offline primary keys [was: Re: Why 2.1 is delayed for so long]
Daniel Kahn Gillmor
dkg at fifthhorseman.net
Tue Sep 23 23:51:06 CEST 2014
On 09/23/2014 02:33 PM, Werner Koch wrote:
> I will definitely do that as soon as a cheap device is available which
> can be used to hold and somehow backup the offline key. Using an > 15
> year old laptop for this task like me, can't be suggested to average
i don't know how cheap a "cheap device" needs to be, but having a
functional and easy software path to use it would certainly increase the
likelihood of uptake. There is a bit of a chicken and egg problem here.
> I doubt that it is currently possible to design, produce, and sell such
> a device. It is just not sexy enough for a crowdfunding campaign ("just
> for storing some part of the key - why can't I use my smartphone for
> it"?). Such a device needs to be dedicated and resistant to remote
> exploits (USB stack, side channels) and may not have any extra gadgets.
> It needs a little screen and a small keyboard, though.
fwiw, there is security to be gained just from moving the master key to
a USB stick without any screen or keyboard -- just having the key be
inaccessible when the USB stick is unplugged defends against one whole
class of attack (though obviously there are others that it does not
defend against). Using this with a dedicated user account that doesn't
have access to a graphical session is a plausible step toward limiting a
range of other attacks.
Stepping up from there, using a GnuK or a Neo OpenPGP device without any
physical UI makes the key itself inaccessible even when online, and
reduces attackers to just making requests but not stealing the key itself.
an upgraded GnuK or Neo with a single LED lamp (for "i have been asked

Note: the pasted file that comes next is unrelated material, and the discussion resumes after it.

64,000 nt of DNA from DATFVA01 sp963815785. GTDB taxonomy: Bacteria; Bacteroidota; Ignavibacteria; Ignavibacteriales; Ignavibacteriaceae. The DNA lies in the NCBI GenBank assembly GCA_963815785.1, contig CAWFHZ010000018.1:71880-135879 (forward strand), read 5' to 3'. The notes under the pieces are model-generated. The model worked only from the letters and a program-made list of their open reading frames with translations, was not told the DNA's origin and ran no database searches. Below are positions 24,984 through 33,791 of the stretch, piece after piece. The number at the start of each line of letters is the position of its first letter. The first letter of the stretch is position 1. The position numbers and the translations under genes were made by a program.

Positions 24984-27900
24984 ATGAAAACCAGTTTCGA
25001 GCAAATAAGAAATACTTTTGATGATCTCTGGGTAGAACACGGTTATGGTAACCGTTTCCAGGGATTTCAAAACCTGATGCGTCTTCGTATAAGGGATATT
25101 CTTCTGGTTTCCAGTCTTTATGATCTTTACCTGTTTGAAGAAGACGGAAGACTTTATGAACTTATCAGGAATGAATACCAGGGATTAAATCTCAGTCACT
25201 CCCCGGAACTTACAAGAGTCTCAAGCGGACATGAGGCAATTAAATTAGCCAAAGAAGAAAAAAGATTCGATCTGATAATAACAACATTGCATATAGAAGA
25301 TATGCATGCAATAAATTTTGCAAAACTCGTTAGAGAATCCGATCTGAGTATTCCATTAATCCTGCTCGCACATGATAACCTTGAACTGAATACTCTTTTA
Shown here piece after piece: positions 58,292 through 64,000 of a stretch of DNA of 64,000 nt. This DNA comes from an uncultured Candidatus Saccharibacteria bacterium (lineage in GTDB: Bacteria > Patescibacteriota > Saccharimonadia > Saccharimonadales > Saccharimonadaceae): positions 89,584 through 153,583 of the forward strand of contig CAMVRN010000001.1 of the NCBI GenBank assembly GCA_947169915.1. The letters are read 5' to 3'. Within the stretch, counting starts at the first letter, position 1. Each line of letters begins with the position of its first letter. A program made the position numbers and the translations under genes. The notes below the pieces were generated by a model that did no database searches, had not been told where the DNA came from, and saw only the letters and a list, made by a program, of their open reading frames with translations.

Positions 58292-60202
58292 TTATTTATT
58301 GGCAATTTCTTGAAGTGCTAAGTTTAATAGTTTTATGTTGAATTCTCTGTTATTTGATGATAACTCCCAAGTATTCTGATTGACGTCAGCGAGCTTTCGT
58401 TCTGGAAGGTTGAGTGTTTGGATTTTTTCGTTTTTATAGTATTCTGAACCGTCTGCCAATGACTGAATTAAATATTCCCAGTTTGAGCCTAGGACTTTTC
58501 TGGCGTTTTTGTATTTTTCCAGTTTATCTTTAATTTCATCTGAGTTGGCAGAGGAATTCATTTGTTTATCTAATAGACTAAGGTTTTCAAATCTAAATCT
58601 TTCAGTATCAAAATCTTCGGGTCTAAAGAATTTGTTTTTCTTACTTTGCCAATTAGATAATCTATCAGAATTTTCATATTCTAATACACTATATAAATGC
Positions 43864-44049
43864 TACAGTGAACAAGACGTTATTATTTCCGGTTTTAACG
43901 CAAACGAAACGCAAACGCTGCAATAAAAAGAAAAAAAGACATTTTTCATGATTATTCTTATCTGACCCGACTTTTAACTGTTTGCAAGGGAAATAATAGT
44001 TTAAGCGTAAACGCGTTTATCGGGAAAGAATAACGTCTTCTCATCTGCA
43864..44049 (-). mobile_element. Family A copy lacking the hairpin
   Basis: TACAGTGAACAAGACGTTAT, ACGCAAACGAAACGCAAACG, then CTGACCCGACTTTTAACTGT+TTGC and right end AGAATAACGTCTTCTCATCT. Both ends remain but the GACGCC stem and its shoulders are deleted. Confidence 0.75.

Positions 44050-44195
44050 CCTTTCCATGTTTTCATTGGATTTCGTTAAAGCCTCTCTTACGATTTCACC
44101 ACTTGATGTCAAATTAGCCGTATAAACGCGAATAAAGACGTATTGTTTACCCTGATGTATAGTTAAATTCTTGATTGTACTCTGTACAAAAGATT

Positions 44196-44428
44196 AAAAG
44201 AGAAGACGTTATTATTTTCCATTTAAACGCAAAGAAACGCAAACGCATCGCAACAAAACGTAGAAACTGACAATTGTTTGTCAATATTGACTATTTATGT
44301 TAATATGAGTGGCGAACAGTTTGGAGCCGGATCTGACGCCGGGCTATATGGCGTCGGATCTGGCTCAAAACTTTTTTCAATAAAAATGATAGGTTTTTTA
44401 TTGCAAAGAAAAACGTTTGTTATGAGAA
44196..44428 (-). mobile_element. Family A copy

to make a signature") and a single button (for "ok, make the signature")
is still more of an improvement.
Anyway, all of this is to say that "offline primary key" is more of a
spectrum than a boolean concept, and that software improvements in
making it easier to move to offline primary keys are all worth making
even if the absolute ideal piece of kit doesn't exist yet.
As for Ximin's goals: I think the transition process could look like this:
0) add a signing-capable subkey
1) remove signing-capability from primary key
2) move primary key offline
this raises some protocol questions and some usability questions.
step 0 is relatively easy to do right now.
step 1 i know how to do, but only with hoop-jumping and custom code
--not for the faint of heart. i also don't know what would happen to
old messages that i had signed with the primary key. are they no longer
correctly-signed? I guess i should experiment with this.
step 2 i know how to do with hoop-jumping and maybe less custom code
than step 1, but i think it's still not for the faint of heart. I think
it involves --export-secret-keys, then --export-secret-subkeys, then
--delete-secret-key, then --import, then move the full keys, etc. If
this is a workflow we want to support for real humans, it needs some
serious usability attention (maybe the answer is "that happens outside
gnupg", and that's fine, as long as gnupg can be used to do that).
If the default certificate was changed to Ximin's proposed C+S+A key
(which does address real needs), that would resolve steps 0 and 1. We
still have to grapple with step 2 no matter what (unless i'm just
ignorant of an already-existing easy process for step 2 -- please tell me!).
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